24 March 2010

BELLINGHAM, WA, USA -- A popular display of vintage and new laser equipment shown at SPIE Photonics West in January to celebrate the 50th anniversary this year of the invention of the first laser has been posted online as a virtual museum. SPIE is at the forefront of the anniversary celebration through its Advancing the Laser: 50 Years and Into the Future tribute and as a founding partner in LaserFest.

The virtual museum includes a video guided tour with laser expert Jeff Hecht and Display panels honor laser luminariesphotos of individual pieces loaned from collections including the archives of Theodore Maiman, inventor of the first laser. Pieces include the first supermarket barcode scanner, Maiman's original solid-state ruby laser designs, early holography and semiconductor etching lasers, the first high-power green lasers, and scores of other items.

A selection of the equipment shown at Photonics West will be displayed again in August at SPIE Optics and Photonics in San Diego. See the collection online at spie.org/lasermuseum.

Laser luminary and timeline photo displays built by SPIE for the exhibit also are being shown at numerous laser celebrations at events throughout the anniversary year. The timeline panels were developed by SPIE with Laser Focus World magazine, in consultation with Hecht.

The SPIE Advancing the Laser video series is also part of the virtual museum, and features interviews with laser pioneers telling the history of the technology as well as with many of today's researchers who are creating the future.

Lasers as magnets

The display at Photonics West, held at the Moscone Center in San Francisco, became a gathering place for laser experts. Among them were Charles Townes, who shared a Nobel Prize in Physics for his 1958 invention of the maser; Kumar Patel, inventor of the CO2 laser; laser pioneer Peter Chu of Boeing; Eric Spitz, who first patented the video laser disc; and George Valley, a laser researcher at Hughes Research Labs, where Maiman demonstrated the first laser.

Together, the equipment and photo displays offered "an enlightening tutorial" demonstrating how laser technology has become ubiquitous through its many applications, noted Finlay Colville of Coherent. His company contributed a laser-light display in the Photonics West entrance hall. Cymer, Nufern, Schott, CVI Melles Griot, Spectra-Physics, ScanLab, Kentek, Daylight Solutions, BaySpec, and the National Ignition Facility at Lawrence Livermore National Lab also contributed.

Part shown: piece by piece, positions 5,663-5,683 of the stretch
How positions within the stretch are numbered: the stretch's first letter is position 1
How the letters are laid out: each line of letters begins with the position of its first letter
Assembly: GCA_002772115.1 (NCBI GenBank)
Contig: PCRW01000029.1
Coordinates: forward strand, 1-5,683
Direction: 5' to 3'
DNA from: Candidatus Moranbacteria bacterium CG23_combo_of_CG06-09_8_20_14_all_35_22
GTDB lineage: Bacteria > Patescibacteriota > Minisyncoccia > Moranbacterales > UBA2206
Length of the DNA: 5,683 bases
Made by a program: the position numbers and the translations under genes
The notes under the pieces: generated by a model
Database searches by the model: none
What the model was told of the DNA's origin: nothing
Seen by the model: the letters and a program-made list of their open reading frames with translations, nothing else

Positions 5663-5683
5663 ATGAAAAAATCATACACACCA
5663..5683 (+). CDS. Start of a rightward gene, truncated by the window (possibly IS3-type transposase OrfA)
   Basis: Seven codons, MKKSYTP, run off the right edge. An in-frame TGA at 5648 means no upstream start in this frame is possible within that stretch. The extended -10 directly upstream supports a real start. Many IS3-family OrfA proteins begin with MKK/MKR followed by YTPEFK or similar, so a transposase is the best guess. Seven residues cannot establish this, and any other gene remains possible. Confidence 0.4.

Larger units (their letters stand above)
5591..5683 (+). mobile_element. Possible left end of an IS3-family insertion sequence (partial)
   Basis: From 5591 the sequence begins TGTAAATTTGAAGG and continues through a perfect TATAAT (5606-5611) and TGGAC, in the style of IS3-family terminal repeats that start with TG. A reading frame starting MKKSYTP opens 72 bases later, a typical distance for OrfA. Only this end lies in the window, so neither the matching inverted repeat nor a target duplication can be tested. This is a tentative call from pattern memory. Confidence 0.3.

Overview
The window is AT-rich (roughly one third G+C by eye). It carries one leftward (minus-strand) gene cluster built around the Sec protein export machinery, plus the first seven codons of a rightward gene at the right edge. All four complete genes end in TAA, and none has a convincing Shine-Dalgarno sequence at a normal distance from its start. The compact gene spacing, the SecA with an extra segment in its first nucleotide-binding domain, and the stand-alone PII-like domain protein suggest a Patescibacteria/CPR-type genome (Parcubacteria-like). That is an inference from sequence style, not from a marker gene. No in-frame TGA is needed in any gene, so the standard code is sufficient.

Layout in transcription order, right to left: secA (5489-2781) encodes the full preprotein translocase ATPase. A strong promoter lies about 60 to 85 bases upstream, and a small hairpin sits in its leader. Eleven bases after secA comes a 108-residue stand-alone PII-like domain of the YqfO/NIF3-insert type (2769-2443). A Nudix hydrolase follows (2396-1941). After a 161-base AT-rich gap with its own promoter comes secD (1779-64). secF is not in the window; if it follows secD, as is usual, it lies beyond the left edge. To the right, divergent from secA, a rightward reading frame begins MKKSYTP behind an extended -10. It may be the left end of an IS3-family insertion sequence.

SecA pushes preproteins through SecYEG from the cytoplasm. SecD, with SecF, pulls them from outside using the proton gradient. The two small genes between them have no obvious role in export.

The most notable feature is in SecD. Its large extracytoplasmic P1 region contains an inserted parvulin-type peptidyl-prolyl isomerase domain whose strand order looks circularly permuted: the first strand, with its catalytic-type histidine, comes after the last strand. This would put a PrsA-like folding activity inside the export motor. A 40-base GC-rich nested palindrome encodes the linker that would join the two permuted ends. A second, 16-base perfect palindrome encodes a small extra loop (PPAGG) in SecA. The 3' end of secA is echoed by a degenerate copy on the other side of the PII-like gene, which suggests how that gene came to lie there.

Two of the largest private contributors were Robert Hess and Richard Stone.

Hess originally was interested only in older holography lasers such as his 1963 Perkin Elmer/Spectra-Physics Model 111 He-Ne laser. His collection also includes a 1962 Hughes Aircraft Company Model 200 ruby laser system, the still fully operational commercialized design of Maiman's original laser, and a 1969 Hughes Model 3052 argon ion laser.

Stone said he amassed much of his collection by rescuing defunct lasers while at his job at Lockheed Martin, sometimes to the chagrin of his supervisors: he just could not throw them away.

Maiman's widow, Kathleen, contributed numerous items including a Maiman-built model of the first laser, his prototype for the first medical laser, and his research notebook with notes from 16 May 1960: the day he successfully used the first laser.

More discoveries ahead

While a look into the past is illuminating, said SPIE CEO Eugene Arthurs, "the observance of the 50th anniversary of the laser establishes a challenge for today's much more numerous and better-equipped scientists and engineers. They are too late to invent the laser, but why not take on ambitious goals for renewable energy or laser-enabled biomedical knowledge base to dramatically improve the human condition?" Arthurs' PhD work and early career were in the laser lab of the late Daniel Bradley at Queen's University Belfast, and he worked in the laser industry before coming to SPIE.

U.S. Secretary of Energy Steven Chu, a Nobel Laureate in physics and laser scientist, struck a similar note in comments to SPIE: "We haven't seen the last of the impacts from the discovery of the laser. I am sure there are many more revolutionary discoveries to be made from ongoing research and development that promise similar opportunities for our society in the future."

SPIE, the international society for optics and photonics, was founded in 1955 to advance light-based technologies. Serving more than 188,000 constituents from 138 countries, the Society advances emerging technologies through interdisciplinary information exchange, continuing education, publications, patent precedent, and career and professional growth. SPIE annually organizes and sponsors approximately 25 major technical forums, exhibitions, and education programs in North America, Europe, Asia, and the South Pacific, and supports scholarships, grants, and other education programs around the world.

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